By the time the last kale chip had been gobbled up and the hot sun sank towards the horizon, 337 people had sauntered through Santa Cruz's first annual Kale Fest.
Held at the Homeless Garden Project's vast garden and kitchen facility on the west side of town, the festival was a loving, scrumptious homage to that leafy green that some think should become Santa Cruz's signature vegetable.
"I think kale is, in a way, to Santa Cruz what artichokes are to Castroville. It's a way of life here," said Seth Heitzenrater, a volunteer with the Homeless Garden Project.
Anybody who may doubt the splendid possibilities of kale, would have been made a believer at the Kale Fest.
Jozseph Schultz of India Joze was on scene with a few skillful helpers, pumping out servings of kale chips, a kale mango lassi drink, kale pakoras (an Indian fritter) and calzones stuffed with kale and mushrooms.
There was also live screen printing (of a kale design) by Lucas Elmer, kale cooking demonstrations, and several local acoustic bands, including the bluegrass band North Pacific String Band which played last and inspired dancing among festival goers of all ages.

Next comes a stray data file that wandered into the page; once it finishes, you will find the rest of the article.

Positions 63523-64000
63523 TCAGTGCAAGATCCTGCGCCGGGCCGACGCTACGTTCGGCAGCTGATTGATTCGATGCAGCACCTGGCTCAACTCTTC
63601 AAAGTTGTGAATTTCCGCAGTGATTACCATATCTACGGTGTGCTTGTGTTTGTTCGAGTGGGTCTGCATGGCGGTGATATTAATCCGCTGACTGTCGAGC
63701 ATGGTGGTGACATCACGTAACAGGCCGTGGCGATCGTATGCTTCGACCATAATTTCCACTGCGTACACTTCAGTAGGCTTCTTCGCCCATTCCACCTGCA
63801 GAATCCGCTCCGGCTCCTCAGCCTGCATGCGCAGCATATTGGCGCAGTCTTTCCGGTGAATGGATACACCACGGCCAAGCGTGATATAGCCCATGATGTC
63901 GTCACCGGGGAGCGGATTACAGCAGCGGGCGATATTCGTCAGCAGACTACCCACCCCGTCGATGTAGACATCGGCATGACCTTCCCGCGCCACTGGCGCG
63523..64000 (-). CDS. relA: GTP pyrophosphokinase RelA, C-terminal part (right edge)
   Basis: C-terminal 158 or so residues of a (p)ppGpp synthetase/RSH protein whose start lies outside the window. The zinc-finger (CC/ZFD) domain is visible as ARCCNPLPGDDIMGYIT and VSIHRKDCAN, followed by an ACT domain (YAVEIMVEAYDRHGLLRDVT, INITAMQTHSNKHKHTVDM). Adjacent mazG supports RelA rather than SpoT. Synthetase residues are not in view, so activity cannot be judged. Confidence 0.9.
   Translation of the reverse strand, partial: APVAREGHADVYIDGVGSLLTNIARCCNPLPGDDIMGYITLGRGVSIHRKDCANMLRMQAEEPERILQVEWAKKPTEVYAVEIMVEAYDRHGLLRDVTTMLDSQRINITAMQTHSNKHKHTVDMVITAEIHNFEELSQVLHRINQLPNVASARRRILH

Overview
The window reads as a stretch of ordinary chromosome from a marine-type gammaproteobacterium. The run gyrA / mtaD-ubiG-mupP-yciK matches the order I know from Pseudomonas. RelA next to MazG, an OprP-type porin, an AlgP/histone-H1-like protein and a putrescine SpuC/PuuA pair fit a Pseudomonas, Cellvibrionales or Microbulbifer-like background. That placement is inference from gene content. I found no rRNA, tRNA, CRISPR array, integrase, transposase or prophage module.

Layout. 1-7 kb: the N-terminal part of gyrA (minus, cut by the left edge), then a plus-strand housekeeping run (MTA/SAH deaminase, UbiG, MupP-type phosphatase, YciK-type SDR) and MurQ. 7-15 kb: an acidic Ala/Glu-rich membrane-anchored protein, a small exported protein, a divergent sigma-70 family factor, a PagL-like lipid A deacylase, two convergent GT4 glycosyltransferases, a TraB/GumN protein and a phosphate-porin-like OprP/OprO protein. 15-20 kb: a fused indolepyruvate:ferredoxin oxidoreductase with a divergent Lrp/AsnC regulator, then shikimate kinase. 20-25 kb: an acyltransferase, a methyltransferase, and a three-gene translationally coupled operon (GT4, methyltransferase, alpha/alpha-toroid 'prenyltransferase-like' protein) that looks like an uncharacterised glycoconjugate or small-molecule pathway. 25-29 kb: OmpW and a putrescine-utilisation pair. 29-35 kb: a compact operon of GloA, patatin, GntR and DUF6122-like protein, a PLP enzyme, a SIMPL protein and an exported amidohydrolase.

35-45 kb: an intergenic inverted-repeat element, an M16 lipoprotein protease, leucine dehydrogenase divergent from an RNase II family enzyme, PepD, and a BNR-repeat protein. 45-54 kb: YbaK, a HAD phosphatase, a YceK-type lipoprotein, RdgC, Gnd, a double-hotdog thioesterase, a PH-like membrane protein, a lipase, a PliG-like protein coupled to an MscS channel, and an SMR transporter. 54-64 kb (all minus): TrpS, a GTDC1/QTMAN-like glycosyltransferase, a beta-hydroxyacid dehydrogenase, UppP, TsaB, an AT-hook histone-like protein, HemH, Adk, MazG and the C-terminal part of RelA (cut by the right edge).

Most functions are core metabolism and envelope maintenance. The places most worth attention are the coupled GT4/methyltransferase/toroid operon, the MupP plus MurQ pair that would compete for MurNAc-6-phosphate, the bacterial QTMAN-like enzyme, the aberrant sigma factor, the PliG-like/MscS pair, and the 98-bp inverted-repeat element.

"It was a tremendous success," said Kelly Mercer, volunteer coordinator at the HGP. "We couldn't have asked for better weather and we couldn't have asked for a better turn out."
Mercer gave festival goers farm tours, and said she enjoyed "just being able to talk to community members about what we do here and how they can get involved and ."
Chef Jamie Smith mixed up some delicious, simple, "really easy" kale salads in the HGP kitchen facility. Smith is in charge of the public school lunches in Santa Cruz, and says it's actually not that hard to get kids to eat kale.
With a little preparation, (), kale can be delicious. It has more vitamins than an orange, is high in cancer fighting properties, and "when you chew it that's when the enzymes are released," said Mercer, who hopes that many more kale fests will follow in the years to come.